The girl screamed and struggled but was held down by medical staff and her stepmother when female genital mutilation was performed on her at a medical clinic in June 2019 in Magas, the capital of Ingushetia, a region in Russia's North Caucasus.
Her mother filed criminal charges and the pediatric gynecologist who performed the procedure is on trial. Now, activists have petitioned for a fuller probe into the case by the Investigative Committee, which lawyers say would be a first in Russia.
"Female circumcision is crippling and has long-term negative consequences for a woman's psychological, sexual, and reproductive health," said Tatyana Savvina, a lawyer with the NGO Pravovaya Initsiativa (Legal Initiative), using a different term for the procedure. "This is a form of gender-based violence."
Savvina told RFE/RL's North Caucasus Service on May 18 that the local branch of the Investigative Committee was looking into the case involving the procedure performed at the Aibolit clinic in Magas.
Activists want the committee, Russia’s main investigative agency, to open a criminal probe into Aibolit on suspicion of crimes including sexual abuse and damaging the health of a minor.
The Investigative Committee has not issued any public statements on the request to open a criminal probe.
A pediatric gynecologist at the clinic, Izanya Nalgiyeva, is on trial after allegedly performing the procedure without the written consent of the girl's parents. The trial, which began in December 2019, has been suspended because of lockdown restrictions in Russia due to the coronavirus pandemic.
Female genital mutilation (FGM) is not banned in Russia and following the collapse of the Soviet Union in 1991, has become more common in recent years in mostly Muslim regions of the North Caucasus. A 2016 report found the mutilations were being performed in remote villages of Daghestan, a region east of Ingushetia.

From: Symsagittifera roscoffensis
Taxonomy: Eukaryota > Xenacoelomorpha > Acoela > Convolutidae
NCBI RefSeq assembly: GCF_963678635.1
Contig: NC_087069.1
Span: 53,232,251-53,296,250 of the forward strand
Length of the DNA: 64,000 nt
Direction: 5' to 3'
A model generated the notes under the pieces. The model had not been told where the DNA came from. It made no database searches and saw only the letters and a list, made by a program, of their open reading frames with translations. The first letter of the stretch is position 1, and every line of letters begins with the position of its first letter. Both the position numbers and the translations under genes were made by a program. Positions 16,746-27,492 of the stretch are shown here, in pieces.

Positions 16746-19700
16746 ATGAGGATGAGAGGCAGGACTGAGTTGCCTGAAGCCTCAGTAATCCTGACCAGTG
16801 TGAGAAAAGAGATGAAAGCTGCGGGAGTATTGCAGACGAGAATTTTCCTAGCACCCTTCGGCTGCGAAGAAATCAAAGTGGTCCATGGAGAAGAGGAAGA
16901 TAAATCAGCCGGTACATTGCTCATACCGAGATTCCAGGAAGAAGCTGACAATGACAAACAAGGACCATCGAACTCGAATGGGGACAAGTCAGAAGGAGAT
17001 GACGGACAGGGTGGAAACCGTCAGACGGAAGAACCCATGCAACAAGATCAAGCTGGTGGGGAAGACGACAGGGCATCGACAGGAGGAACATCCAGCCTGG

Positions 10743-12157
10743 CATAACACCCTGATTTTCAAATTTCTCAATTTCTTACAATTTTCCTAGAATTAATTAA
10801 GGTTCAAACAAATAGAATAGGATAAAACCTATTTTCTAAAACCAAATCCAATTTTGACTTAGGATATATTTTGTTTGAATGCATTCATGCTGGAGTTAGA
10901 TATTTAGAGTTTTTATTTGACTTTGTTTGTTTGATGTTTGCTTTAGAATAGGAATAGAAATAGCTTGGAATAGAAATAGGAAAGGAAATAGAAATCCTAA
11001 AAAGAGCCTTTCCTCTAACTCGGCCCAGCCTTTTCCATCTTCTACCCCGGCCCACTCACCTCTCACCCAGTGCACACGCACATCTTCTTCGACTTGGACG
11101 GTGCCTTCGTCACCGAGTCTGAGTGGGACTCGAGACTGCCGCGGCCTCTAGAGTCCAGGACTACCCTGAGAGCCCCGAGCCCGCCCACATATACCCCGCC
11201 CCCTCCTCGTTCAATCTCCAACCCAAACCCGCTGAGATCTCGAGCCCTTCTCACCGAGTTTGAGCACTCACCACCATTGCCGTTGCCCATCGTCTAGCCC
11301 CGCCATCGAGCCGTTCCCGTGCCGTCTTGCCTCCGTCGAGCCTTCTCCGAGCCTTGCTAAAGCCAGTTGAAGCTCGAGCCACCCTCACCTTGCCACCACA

FGM is defined as partial or total removal of the external female genitalia for nonmedical reasons. According to the World Health Organization, the procedure can cause severe bleeding and other serious complications. FGM has no health benefits, the WHO says.
The mother of the girl, who left her father years ago, said he came to pick her and her brother up for a visit on June 21, 2019. According to the mother, her son called the next day, saying the girl had returned to her father's home bloodied and crying.
According to the mother, the man's new wife had taken the 9-year-old girl to the Aibolit clinic.
According to the girl's grandmother, the girl screamed and struggled to free herself during the procedure. The stepmother and staff held the girl down, telling her that all girls had the procedure done and that she would die if she didn't.
The girl's mother first filed a criminal complaint on June 27, 2019, in the neighboring Chechnya region, where she is registered as a resident.
Nalgiyeva admitted at the time to carrying out the procedure on the girl, but later denied it.
The director of the Aibolit clinic, Beslan Matiyev, denied any wrongdoing and told RFE/RL's North Caucasus Service that he believed the family was motivated by money. He also claimed that a receipt for the procedure, for 2,000 rubles ($28), was fake.
Zarema Chakhkiyeva, the children's affairs ombudswoman in Ingushetia, did not respond to requests by RFE/RL for comment.
Dzhambulat Ozdoyev, the Ingushetian regional human rights commissioner, said the he was ready to examine the case once the girl's family filed a complaint.
Taking On FGM
Lawyers say that if the Investigative Committee opens a probe, it would be a first in Russia, although technically it would be examining child-abuse charges and not FGM specifically.
A Netherlands-based human rights group focusing on legal protection for victims of rights abuses linked to gender-based and other violence in countries of the former Soviet Union, Stichting Justice Initiative (SRJI), documented cases of FGM involving girls in Daghestan in 2016.
Shortly after that, a senior Islamic spiritual leader in Daghestan sparked controversy after endorsing FGM.
The mufti of Karachayevo-Cherkessia, another mostly Muslim region in the North Caucasus, Ismail Berdiyev, said all women should be circumcised "to end depravity."
The UN children's organization, UNICEF, estimated in February that some 200 million girls and women had undergone genital mutilation in 31 countries around the world.